2009 Honda CBR600RR-ABS

Staffers' Rides

Honda CBR600RR-ABS
Ringleader:
Joe Neric
MSRP (2009): **$11,499
**Miles:
2622-4025
Average Fuel Mileage: **41 mpg
**Accessories & Modifications:
RG3 Suspension, Shogun Frame Sliders, Zero Gravity Windscreen

From the beginning, my plan was to treat the CBR as if it were my own. To be successful, I needed to be smart with my modifications. Function had to take precedent over form-not the easiest task for an art director.

After four months of getting to know the Honda, it was time to iron out a few bothersome suspension issues. The rear would squat under acceleration, making it difficult to finish corners without running wide. Since I probably outweigh the average 600cc sportbike pilot by 65 pounds, I started with the no-cost cure and tried dialing-in the stock suspension. Adding spring preload and fiddling with the damping helped, but I thought it could be made better.

A call to RG3 Suspension (www.rg3suspension.com) in Anaheim, California, turned out to be the solution. Since I'm still within the adjustment spectrum of the stock springs, shop tech Heath McCormick suggested re-valving the fork and shock. For $480 I got a complete rebuild, plus new damping internals specifically tailored to my personal dimensions, skill level and riding style. No cookie-cutter approach here. Turning my input into the correct specs meant crunching a lot of numbers, but the guys at RG3 came back with all the right answers.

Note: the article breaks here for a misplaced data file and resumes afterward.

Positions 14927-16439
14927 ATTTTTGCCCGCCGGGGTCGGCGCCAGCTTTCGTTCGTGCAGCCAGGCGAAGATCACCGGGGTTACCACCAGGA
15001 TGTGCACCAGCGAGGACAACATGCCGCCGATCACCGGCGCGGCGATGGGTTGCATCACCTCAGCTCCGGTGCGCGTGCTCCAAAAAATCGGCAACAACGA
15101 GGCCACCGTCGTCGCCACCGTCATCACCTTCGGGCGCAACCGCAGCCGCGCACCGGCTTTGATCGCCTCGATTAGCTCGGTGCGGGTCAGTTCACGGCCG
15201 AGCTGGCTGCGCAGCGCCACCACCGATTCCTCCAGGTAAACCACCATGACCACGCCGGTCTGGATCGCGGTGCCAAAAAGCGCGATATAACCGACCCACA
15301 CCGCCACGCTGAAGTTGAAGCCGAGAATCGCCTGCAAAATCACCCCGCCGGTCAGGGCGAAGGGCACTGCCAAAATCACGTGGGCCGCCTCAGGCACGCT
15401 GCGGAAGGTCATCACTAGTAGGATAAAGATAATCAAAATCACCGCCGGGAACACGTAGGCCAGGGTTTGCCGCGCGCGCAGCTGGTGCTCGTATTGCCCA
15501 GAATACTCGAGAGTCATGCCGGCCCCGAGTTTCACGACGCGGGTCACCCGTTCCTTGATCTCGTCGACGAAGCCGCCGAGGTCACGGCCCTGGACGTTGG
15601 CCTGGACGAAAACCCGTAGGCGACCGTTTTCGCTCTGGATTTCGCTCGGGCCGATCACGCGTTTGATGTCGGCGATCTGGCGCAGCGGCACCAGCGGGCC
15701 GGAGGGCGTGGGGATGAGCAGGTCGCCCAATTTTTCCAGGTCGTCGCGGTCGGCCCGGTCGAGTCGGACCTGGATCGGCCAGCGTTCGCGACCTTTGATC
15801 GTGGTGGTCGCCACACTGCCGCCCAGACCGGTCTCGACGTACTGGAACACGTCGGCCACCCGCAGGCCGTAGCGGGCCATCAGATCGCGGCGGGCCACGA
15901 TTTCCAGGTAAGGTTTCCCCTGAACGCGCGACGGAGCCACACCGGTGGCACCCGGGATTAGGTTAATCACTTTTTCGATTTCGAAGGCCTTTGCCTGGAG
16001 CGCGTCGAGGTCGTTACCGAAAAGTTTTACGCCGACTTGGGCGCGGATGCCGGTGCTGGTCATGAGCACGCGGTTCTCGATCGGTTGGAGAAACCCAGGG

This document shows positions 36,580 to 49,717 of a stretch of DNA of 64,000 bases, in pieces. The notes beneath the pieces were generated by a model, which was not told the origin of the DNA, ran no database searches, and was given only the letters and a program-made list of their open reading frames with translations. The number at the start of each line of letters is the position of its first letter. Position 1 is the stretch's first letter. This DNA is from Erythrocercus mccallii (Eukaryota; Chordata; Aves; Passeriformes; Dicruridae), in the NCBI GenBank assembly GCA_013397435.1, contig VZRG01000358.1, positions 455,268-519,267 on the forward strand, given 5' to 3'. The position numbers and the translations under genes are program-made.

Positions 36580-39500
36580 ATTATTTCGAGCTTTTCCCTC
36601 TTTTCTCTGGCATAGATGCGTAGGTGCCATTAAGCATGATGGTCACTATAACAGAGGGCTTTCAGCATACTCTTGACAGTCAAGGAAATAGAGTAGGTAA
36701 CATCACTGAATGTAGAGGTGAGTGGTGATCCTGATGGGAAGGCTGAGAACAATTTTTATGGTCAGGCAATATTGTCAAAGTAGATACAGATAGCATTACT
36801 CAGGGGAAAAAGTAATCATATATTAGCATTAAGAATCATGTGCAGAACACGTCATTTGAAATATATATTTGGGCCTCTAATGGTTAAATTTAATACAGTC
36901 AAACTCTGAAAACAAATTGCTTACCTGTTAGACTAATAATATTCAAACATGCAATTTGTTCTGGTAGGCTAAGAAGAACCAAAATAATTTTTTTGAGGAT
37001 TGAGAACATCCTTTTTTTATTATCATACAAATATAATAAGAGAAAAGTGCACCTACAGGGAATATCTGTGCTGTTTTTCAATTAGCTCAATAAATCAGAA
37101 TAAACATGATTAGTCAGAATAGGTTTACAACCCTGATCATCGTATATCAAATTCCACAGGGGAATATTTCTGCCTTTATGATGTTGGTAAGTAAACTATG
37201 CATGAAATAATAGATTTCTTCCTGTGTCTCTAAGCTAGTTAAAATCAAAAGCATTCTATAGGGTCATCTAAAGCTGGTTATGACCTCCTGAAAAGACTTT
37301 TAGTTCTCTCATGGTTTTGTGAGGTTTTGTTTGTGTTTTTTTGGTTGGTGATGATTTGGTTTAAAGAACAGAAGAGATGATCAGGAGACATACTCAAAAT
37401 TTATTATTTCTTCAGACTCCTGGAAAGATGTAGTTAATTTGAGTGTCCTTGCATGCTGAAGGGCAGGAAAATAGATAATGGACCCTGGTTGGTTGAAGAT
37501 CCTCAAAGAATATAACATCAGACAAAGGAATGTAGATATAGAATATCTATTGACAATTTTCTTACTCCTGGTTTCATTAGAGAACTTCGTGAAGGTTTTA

Dollar for dollar, this is the best modification I've ever made to a motorcycle. Not only did the suspension re-valve solve my initial problems, it solved problems I didn't even know I had! Freeway dips and bumps disappeared, but the way the bike handles rough pavement when I'm hard on the brakes is what really impressed me.

With the suspension cured for one third of what I expected it to cost, I turned my attention to some minor issues. I spend the majority of my daily commute on the freeway, where the standard windscreen literally comes up short. A Zero Gravity (www.zerogravity-racing.com) replacement helped. They offer three sizes for the '09 CBR, and I went with the Double Bubble ($89.95)-right between the stock replacement and the tall Sport-Touring screen. I chose smoke, but all Zero Gravity screens come in an array of colors. Installation was incredibly easy using the existing hardware, and everything fit perfectly.

Next up: an exhaust system.

Honda CBR600RR-ABS

Shogun frame sliders ($54) require some drilling, but are a whole lot cheaper than new plastic if you tip over. They come in different colors, but I went with faux carbon-fiber.
RG3 Suspension mods erased the inherent cons while accentuating the pros for far less than the cost of a new fork and shock. It's the smartest $480 you can spend.
The stock windscreen allows some buffeting even when you're tucked in, but a Zero Gravity Double Bubble fixed that. Installation is easy, with no need for extra hardware.